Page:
Twitter CEO Faces Backlash For Holding Anti-Partriachy Poster With A Caste Reference
India is a country where taking offence could easily be one of our favourite past times, and this at a national level. Talking about it on Twitter, airing your polarising view on this micro-blogging platform is a close second. And Jack Dorsey should know. He is the CEO of Twitter.
Jack has landed himself plum in the middle of controversy after a picture of him was posted holding a placard that said “ Smash Brahminical Patriarchy” showed up on the internet. We can’t help but shake our head at this elementary mistake.
Jack, of all people, should know that controversy can be easily stirred up here in India. The #MeToo movement’s first ember was sparked on Twitter. You show up with a picture that’s anti-patriarchy, it’s okay. Good, even. Establishing a stance. We can blame you for a lack of tact, but that’s okay. But one that comes with a prefix? You should be careful there.
With just one word, Jack cannonballed into a cesspool of casteism. While he went onto apologising for his actions, as anybody who likes being alive in India does, this might have been a slip that’s caused a huge slide.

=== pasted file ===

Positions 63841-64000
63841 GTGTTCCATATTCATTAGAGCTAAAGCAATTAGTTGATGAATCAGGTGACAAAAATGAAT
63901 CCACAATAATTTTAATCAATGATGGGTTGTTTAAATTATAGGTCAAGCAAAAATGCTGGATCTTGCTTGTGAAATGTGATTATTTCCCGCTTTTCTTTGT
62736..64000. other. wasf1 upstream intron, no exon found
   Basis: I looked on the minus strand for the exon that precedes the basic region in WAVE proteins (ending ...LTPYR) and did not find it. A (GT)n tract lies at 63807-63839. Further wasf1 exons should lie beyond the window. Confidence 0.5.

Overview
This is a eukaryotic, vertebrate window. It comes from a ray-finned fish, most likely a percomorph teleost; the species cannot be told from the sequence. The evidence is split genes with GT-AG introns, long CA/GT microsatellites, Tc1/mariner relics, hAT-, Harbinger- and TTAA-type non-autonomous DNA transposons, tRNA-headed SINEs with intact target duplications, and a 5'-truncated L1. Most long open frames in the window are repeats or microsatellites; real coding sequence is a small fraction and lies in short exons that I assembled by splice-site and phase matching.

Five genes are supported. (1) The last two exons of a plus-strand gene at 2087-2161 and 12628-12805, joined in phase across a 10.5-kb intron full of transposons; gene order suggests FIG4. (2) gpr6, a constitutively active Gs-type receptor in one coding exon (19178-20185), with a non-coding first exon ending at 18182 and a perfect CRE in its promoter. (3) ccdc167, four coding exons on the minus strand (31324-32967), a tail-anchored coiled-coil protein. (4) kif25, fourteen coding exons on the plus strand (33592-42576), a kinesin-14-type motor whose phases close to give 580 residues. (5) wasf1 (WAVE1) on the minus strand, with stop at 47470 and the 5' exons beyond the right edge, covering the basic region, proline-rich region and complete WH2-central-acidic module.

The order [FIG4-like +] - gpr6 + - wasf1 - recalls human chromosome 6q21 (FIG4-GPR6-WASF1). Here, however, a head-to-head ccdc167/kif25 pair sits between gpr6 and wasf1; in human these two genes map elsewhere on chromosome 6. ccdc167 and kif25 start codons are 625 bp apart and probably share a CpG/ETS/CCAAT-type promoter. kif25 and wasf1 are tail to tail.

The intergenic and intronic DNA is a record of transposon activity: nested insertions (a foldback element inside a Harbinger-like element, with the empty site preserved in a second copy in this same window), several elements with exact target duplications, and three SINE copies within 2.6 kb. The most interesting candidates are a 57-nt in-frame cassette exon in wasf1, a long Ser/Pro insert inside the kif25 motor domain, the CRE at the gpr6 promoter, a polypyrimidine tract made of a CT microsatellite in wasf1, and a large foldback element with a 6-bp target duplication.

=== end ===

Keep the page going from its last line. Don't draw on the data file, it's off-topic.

Twitter CEO Jack Dorsey has apologized after posing with a "Smash Brahminical Patriarchy" placard in India pic.twitter.com/ZkHNdmZNYu
— TicToc by Bloomberg (@tictoc) November 21, 2018
Twitter India claimed that the poster was handed to Dorsey by a Dalit activist, and has released a statement through Vijaya Gadde, the legal head at Twitter India, who said, “I’m very sorry for this. It’s not reflective of our views. We took a private photo with a gift just given to us — we should have been more thoughtful. Twitter strives to be an impartial platform for all. We failed to do that here and we must do better to serve our customers in India.”
Look at what you’ve done now. You’ve offended us. And the last time someone did it- you know, the guy at Snapchat said something about India- the platform lost followers but so did Snapdeal, so it’s all very confusing. To draw this to a logical conclusion, here’s some friendly advice. Do not hold a poster when in India.